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Disney shares fall most since Iger’s return after streaming subscriber losses

Walt Disney Co shares ended down more than 8% on Thursday as a surprise drop in streaming subscribers fanned worries that the media and entertainment company could be sacrificing growth in its bid to stem losses.

The decline erased about $16 billion from the company’s market value and marked the stock’s sharpest single-day fall since Bob Iger’s return in November as Disney CEO. Shares of Warner Bros Discovery and Paramount Global fell more than 3%.

“Disney+ is losing less money not because it’s gaining subscribers but because of its price hikes and better cost management,” said Mike Proulx, an analyst at Forrester.

“Cutting marketing dollars is at odds with growing subscribers.”

Operating losses at the streaming unit narrowed by $400 million in the second quarter from the previous three months, helped by a price hike last December in the U.S. and Canada.

The company plans to raise the price of the ad-free Disney+ service again this year and it will also remove certain low-viewership content from its services to cut costs.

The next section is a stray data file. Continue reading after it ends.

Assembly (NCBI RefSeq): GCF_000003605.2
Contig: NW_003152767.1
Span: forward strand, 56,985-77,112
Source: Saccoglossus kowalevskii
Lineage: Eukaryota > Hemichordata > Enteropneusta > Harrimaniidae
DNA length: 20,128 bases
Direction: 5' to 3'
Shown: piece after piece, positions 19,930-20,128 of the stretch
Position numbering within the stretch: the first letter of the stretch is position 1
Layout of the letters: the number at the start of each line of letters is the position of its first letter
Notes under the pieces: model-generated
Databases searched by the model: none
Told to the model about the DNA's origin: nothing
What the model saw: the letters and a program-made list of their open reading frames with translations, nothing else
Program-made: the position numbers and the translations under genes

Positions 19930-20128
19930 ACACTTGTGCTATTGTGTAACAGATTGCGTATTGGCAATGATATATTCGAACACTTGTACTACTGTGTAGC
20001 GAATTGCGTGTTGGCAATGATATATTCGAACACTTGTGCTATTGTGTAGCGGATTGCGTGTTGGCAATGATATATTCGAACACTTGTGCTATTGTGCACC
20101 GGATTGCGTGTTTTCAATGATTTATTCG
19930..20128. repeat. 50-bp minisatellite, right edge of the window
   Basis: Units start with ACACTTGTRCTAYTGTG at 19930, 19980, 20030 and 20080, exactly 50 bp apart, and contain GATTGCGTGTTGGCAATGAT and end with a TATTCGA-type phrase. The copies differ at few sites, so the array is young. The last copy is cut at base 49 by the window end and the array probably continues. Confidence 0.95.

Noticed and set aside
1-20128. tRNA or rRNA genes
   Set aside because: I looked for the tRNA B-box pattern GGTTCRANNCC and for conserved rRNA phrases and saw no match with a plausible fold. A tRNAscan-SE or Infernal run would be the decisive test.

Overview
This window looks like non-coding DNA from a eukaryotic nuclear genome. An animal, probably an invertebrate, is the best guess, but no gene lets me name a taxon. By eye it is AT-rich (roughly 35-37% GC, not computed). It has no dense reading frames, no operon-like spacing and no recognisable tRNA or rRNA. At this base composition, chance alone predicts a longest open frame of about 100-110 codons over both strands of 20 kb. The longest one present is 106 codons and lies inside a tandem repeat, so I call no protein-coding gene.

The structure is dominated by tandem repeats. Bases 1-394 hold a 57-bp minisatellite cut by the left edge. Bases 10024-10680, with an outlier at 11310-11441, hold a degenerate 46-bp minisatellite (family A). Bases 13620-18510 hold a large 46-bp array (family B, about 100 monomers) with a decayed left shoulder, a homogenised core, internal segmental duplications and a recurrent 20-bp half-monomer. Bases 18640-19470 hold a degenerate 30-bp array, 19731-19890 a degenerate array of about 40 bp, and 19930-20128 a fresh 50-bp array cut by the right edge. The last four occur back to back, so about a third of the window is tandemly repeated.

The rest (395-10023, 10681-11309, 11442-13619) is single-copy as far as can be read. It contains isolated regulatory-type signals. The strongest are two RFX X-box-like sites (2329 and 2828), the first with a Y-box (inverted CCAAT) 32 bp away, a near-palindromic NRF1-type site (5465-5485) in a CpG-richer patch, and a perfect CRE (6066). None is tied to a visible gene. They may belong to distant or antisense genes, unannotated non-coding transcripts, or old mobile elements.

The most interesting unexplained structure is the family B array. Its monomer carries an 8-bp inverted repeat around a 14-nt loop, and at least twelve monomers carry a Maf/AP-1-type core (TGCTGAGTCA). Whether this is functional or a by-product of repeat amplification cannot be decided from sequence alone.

“Some investors might question this tactic given Disney just lost subscribers,” said KeyBanc Capital Markets analyst Brandon Nispel.

“However, it seems the goal is to drive more subscribers toward Disney+’s ad-supported tier … which the company believes could improve monetization.”

Hotstar Drag
In the second quarter, Disney+ shed about 4 million subscribers, compared with Visible Alpha estimates for net additions of 1.3 million. The company said the softness could extend into the current quarter.

The losses were driven by an exodus from the South Asia-focused Disney+ Hotstar offering after it lost the streaming rights to the Indian Premier League cricket matches.

Those subscribers are seen as less valuable to Disney as they generate lower average revenue per user.

“Investors understand that Hotstar customers don’t generate as much revenue but the loss was unexpected and growth outside of India was anemic,” said Paul Verna of Insider Intelligence.

Veteran media analyst Michael Nathanson, however, said the company could do without the Disney+ Hotstar subscribers.

“Investors would be better off with a smaller total addressable market of higher paying customers. This is a more logical, albeit less sexy, path.” US News

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